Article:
GIs in S. Korea unfazed by crisis
North Korea launches a short-range test missile for the second time in as many weeks.
CHON-GOK, SOUTH KOREA
Late-winter dawn in Seoul brings a sharp chill. But only 40 miles north, in a tight valley that loops and finger-hooks along the Imjin River, it is positively frigid.
GIs on military exercise trek through a brown goulash of freezing mud and snow. Tank columns jerk along a foggy ridge, ready to cross the river whose bank was "cleared" at 2 a.m. of a mock enemy by Apache helicopters and night-vision troops.
Iowa-born Sgt. Joseph Oakes has been up for 12 hours. He nudges a pontoon bridge into position from a river craft whose V-8 engines give it a shallow draft. "It will be 30 hours before I get any sleep," he says as the first arrivals in a series of Bradley vehicles and M-48 tanks lumber up. "Korea is cold, man.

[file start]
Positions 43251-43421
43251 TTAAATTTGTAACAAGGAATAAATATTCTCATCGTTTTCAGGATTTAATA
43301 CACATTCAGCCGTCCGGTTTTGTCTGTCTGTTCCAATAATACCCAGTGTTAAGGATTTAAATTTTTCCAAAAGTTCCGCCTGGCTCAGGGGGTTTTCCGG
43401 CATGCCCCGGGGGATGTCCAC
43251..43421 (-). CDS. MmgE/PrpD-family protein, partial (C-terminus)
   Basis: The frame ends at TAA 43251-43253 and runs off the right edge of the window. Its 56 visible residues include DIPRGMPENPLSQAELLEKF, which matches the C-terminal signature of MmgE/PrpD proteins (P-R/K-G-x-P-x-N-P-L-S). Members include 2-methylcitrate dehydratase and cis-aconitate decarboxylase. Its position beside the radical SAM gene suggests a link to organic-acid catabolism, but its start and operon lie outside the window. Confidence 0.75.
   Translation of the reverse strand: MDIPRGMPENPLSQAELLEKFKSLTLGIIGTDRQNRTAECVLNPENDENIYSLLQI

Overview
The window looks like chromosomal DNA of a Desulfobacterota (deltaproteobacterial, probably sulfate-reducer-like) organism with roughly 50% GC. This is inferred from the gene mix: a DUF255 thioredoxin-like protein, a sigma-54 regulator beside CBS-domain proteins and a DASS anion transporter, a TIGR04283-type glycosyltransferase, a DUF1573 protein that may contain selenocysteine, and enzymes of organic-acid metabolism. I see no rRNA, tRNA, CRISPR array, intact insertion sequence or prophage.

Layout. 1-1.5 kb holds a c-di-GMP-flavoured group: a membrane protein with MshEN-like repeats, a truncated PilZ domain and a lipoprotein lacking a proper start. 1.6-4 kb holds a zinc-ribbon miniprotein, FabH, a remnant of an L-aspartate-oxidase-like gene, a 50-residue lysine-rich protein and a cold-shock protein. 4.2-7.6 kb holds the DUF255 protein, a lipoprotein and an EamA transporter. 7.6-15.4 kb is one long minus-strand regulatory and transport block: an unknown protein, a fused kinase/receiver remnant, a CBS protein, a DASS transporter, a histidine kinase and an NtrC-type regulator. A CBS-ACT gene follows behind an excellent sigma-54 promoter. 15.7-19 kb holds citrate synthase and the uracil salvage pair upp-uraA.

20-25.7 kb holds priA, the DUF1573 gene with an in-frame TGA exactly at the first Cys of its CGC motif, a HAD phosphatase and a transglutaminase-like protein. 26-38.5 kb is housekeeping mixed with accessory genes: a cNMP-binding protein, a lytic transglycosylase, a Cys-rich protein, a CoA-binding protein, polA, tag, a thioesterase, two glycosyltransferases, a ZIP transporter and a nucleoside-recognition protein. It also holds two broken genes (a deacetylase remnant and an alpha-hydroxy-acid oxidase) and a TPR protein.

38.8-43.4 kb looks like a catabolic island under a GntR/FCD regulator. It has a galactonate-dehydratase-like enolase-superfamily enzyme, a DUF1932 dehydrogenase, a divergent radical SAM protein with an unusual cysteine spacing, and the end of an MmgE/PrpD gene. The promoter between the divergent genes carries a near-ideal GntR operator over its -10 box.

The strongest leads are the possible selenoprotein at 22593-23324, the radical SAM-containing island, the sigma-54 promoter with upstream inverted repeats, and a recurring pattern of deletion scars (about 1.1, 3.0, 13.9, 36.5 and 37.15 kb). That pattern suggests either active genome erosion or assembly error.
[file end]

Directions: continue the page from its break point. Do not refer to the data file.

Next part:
"Will there be a war? I don't know. I hope not."
For 50 years, this patch of rugged terrain near the DMZ has been a choice training ground for US and South Korean forces. Now, a nuclear standoff with North Korea brings an edge to the exercises. The US last month sent 12 B-1 and 12 B-52 bombers to Guam, and the USS Kitty Hawk aircraft carrier is tying up in Japan.
Across the border Monday, North Korean media accused the US of planning a tactical nuclear attack, stated again that US military exercises are evidence of coming US military aggression, and launched a short-range test missile into the Sea of Japan, the second in as many weeks. At this point, Kim Jong Il's provocations and threats are coming every few days as the North Korean leader attempts to force direct talks with the United States.
US brass who plan these drills do not name North Korea as the enemy. This is a showdown between the Republic of Blue Land and the Republic of Orange Land. Officially, GIs must be alert and concentrate on their jobs, and ignore speculation about the North. Still, everyone here knows of the nuclear crisis. "We are always ready, but there is more focus in recent weeks, with the international situation," says Col. Tony Ierardi.